The pyramid boasts a number of entertainment features, including an aquarium, live alligators, an arcade, an archery and gun range, two restaurants, a gift shop that sold fudge (in addition to the actual Bass Pro checkout lines) and a bowling alley. We saw the aquarium and alligators, and tried out the arcade (with a fake laser gun as seen below) and underground bowling (which attempts to look like a fishbowl), but not the range because it did not rent firearms and we didn't know it was #BYOG (Bring Your Own Gun). We did get a fudge sampler - Orange Creamsicle, M&M, Butterfinger, Chocolate, Peanut Butter and Oreo fudge were the six flavors we opted to try out.


That night, after Derek (my brother in law) got back from work we went out to sushi for dinner to continue the test of Asian food in TN. Then we went to Shelby Farms, which is one of the largest urban parks in the nation. I think Central Park is still more impressive because Shelby is just barely on the edge of Memphis, while Central Park is literally the heart of the city, but it was a nice place to go for a walk at twilight, with the sun at your back and the moon in front of you (see below).

Day 4 (Thursday) Jessica and Derek both had to work so Stephanie, Nathaniel and I went to the Civil Rights Museum on our own in the morning.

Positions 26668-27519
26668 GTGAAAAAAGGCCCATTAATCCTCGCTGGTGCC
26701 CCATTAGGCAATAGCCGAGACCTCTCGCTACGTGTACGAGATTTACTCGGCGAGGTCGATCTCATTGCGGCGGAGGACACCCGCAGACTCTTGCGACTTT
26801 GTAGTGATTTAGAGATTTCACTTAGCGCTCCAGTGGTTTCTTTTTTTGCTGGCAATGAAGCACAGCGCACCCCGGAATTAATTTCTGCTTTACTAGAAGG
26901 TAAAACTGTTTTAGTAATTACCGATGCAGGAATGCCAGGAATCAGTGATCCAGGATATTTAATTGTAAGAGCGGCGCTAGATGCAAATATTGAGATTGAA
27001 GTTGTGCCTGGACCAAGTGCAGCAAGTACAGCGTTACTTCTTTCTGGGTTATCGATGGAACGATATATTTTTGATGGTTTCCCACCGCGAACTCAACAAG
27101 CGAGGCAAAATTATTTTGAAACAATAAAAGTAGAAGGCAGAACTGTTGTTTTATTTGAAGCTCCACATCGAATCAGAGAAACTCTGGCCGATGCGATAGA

The Civil Rights Museum was packed with information, so I can't go over all the things, but here are some observations that I took away from the museum:

- There were no little white kids there, only little black kids. Plenty of white adults, but not kids. Shows a lot about education and how this is systemic - if you aren't educated to think about your privileges, you will carry on the prejudices and injustices trained into you. The people who need reminders the most are frequently the ones who don't hear them.

- There was a protester outside the museum. Her main points was that too much money is spent memorializing the past in the museum and not enough on furthering present day civil rights. She also called it the "James Earl Ray museum", saying too much time was spent on him in the exhibits.

- Most of the big moments from the civil rights movement that I recognized were surrounded by lesser known people and work, and not just the flashbulb moments we know. For example, Brown v. Board of Ed was actually the last in a long line of cases to desegregate schools - Thurgood Marshall and his team started with cases to desegregate graduate schools, citing it as too expensive to have separate but equal law schools - they built a series of precedents before going to the grade schools. It reminded me of Isaac Asimov's Bicentennial Man, which imagines a robot rights movement. 

- For another example, the bus boycott started by Rosa Parks refusing to move was actually only successful because thousands of other women (housekeepers, maids and laundry women) who walked instead of taking the bus for OVER A YEAR. And many women before Rosa Parks were arrested for sitting on other bus seats. They had the famous quote "Well-Behaved Women Rarely Make History" on a magnet in the gift shop - and I think that I would amend that to say that the NAMES of well-behaved women don't make history, but if the civil rights museum taught me anything, it's that history is built by many, many people, most of whom are nameless or are only footnotes to bigger names (think Sam Phillips and Johnny Cash from my Nashville trip post!)